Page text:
“put on some clothes and stop posting slutty photos”Year 7 girl commenting about other girls her age on social media
Being a girl aged 12 to 14 is a risk factor for cyberbullying and sexting, however gender and age-specific protocols are not being explicitly promoted in online safety programs or anti-bullying campaigns. Instead, for more than a decade, Australian online safety programs have focused on generic strategies that encourage all young people to adhere to first responder rules which include blocking and reporting. The general assumption is that young people are ready and willing to step forward, that they have the courage and confidence to speak up against others.
However, my research demonstrates that when girls aged 12 to 14 experience stressful online situations with peers, they do not use these strategies. Time and again, girls in my research wanted to find their own way of dealing with online problems. Typically, they did not want to report the problem. Usually they asked friends for help and support. As one young girl said, “I’m not a snitch, I’d rather just put up with it”.
In their talk about online safety, the girls raise some key points.
Key findings from my research
Girls don’t want to tell their parents
First, telling parents is “social suicide”. Banning and punishment are two reasons given. Friends stand with you and support you, but adults blame you, punish you, and take away your phone. “They think you’ve done the wrong thing and they punish you.”
These outcomes explain, at least to some extent, why girls prefer to talk to friends about online problems not parents. This arrangement should come as no surprise given mainstream online safety messages are almost always framed in consequential terms and typical parent reaction is to restrict and monitor.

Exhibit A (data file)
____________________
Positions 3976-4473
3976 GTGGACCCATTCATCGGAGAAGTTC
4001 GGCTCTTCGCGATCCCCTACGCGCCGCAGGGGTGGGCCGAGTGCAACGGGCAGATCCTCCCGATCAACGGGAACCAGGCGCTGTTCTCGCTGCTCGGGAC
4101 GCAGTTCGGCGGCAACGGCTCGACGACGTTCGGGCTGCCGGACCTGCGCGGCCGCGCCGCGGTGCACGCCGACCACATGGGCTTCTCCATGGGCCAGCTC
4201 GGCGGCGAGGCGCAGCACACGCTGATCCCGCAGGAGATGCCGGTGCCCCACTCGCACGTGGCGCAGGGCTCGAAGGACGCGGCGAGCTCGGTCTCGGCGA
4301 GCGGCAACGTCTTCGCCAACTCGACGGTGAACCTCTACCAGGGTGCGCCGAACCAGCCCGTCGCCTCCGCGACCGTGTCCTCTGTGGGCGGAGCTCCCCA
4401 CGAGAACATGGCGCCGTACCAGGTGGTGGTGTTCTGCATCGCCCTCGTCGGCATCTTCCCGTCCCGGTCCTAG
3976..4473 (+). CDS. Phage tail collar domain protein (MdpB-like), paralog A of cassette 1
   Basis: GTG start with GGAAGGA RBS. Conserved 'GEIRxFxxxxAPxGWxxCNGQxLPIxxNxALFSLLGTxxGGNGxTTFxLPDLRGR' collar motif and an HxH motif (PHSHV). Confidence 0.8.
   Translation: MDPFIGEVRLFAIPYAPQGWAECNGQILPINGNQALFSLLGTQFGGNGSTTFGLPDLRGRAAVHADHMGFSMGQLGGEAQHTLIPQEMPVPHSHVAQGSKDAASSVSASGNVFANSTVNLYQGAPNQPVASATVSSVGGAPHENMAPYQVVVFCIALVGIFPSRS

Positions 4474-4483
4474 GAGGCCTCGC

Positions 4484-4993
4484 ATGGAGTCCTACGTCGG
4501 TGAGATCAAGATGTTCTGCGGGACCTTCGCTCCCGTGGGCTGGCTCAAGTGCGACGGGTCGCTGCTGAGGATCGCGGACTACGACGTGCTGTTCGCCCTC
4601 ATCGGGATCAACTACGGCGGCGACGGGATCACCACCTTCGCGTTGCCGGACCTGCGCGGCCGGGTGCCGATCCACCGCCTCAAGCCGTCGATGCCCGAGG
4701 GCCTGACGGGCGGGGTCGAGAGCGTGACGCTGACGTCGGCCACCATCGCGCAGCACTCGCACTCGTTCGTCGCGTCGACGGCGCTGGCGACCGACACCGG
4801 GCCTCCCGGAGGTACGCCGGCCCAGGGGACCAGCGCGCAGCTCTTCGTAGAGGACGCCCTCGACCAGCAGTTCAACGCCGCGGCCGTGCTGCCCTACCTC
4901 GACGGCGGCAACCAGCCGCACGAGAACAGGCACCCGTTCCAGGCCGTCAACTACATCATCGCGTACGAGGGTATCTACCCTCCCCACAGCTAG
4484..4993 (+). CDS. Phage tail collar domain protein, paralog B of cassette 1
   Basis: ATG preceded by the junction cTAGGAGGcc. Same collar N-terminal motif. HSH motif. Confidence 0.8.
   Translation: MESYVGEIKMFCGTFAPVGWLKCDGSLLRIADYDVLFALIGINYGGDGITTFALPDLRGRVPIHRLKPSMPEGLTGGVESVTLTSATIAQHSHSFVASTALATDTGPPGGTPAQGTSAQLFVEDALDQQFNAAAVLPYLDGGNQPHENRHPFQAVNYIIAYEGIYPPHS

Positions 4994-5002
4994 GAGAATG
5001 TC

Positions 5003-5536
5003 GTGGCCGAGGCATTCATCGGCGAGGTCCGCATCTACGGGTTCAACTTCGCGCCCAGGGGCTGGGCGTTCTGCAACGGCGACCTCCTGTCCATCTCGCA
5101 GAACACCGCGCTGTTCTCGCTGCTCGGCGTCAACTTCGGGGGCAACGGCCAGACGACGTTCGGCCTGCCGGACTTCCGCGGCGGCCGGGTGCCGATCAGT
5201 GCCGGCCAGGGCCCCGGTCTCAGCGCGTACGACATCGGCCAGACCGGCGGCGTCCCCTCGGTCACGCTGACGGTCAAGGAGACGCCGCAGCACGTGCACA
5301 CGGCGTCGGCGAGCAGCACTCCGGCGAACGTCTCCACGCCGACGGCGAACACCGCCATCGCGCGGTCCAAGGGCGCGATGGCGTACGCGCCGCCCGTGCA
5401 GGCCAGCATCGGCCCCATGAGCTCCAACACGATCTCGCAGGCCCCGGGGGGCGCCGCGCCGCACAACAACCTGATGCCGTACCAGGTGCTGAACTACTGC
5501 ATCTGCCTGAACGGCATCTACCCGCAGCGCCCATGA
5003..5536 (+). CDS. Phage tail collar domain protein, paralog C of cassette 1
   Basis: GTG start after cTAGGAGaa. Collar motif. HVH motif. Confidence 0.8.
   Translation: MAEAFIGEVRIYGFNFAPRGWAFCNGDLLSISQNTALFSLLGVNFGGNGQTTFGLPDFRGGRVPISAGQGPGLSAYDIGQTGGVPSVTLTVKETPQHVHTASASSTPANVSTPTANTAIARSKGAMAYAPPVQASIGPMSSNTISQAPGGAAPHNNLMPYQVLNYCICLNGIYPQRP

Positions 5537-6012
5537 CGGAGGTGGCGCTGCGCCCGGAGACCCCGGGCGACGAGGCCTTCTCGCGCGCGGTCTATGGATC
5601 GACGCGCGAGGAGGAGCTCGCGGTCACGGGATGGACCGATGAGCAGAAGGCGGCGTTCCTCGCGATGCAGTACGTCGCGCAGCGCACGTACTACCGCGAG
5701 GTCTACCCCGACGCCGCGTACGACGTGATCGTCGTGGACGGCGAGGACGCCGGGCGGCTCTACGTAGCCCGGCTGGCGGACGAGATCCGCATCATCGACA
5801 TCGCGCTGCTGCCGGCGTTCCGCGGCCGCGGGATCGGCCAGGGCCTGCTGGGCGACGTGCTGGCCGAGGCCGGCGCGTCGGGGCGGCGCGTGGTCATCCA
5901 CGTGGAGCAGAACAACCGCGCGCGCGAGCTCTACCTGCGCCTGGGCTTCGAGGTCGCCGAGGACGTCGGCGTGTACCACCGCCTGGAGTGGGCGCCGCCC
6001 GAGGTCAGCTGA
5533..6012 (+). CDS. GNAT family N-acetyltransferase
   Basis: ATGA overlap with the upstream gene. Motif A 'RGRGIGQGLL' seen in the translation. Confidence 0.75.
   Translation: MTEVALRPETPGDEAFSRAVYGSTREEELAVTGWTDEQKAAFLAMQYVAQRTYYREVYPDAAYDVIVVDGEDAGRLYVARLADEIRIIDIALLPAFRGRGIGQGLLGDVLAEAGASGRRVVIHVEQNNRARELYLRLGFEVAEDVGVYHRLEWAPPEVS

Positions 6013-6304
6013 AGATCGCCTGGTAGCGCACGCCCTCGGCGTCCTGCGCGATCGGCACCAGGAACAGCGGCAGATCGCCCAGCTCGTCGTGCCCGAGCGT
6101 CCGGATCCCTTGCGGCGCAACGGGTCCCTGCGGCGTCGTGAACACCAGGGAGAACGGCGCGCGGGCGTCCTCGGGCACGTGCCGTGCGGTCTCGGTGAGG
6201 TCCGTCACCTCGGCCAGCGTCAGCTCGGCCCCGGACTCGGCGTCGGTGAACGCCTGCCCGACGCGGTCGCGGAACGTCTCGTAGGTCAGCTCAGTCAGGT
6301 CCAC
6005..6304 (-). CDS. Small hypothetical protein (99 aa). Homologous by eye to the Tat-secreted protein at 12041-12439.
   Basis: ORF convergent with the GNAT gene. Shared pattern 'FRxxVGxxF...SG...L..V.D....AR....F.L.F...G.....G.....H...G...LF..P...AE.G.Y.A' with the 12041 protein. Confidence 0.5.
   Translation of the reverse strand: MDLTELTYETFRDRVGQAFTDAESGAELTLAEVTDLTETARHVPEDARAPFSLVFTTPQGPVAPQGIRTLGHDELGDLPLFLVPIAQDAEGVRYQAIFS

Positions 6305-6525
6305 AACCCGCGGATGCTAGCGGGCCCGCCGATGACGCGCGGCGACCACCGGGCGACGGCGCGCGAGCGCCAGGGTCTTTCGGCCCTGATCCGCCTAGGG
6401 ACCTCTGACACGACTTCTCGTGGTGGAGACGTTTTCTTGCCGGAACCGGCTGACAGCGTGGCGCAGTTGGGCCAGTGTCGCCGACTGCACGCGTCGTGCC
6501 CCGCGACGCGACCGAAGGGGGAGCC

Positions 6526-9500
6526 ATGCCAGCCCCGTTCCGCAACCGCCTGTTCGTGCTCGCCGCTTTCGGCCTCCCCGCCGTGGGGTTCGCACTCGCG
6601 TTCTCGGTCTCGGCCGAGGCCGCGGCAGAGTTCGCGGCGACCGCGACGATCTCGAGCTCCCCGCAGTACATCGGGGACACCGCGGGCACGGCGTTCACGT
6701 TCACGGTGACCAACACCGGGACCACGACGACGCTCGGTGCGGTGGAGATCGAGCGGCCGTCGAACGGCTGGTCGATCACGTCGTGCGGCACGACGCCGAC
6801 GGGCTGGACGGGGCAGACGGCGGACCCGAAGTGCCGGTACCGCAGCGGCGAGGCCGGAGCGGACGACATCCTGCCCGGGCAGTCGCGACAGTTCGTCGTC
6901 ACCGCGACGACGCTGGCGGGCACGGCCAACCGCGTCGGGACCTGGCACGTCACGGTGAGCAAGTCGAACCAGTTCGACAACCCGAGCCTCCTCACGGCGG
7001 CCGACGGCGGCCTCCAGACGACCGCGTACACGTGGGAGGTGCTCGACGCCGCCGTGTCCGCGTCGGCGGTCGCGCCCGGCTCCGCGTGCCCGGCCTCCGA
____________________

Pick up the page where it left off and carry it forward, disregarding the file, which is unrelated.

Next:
Girls look to friends for help first
Second, girls say the go-to, talk-it-out contacts are friends. Girls ask friends for help because they are supportive, trustworthy, and loyal. Girls want to be believed. They want someone to support them during their trauma, someone to be shocked over the incident, and someone to deny their personal culpability. They want things to get better and believe friends can help with that.
Likewise, girls want to help friends who are in trouble. As one said
I had a friend who was getting bullied. I tried to help her. I’d try to make her happy and get her away from all the bad stuff that was happening. In the end, I went and talked to the person who was bothering her.
But the ‘helpers’ also need help
Girls say supporting friends is not without concern. Indeed, support practices often place them in a position of pronounced vulnerability. They often feel worried and anxious about their friend’s wellbeing because the bullied girl is frequently very distressed, experiencing anxiety, feelings of helplessness, and/or the beginnings of self-harm. As one helper put it,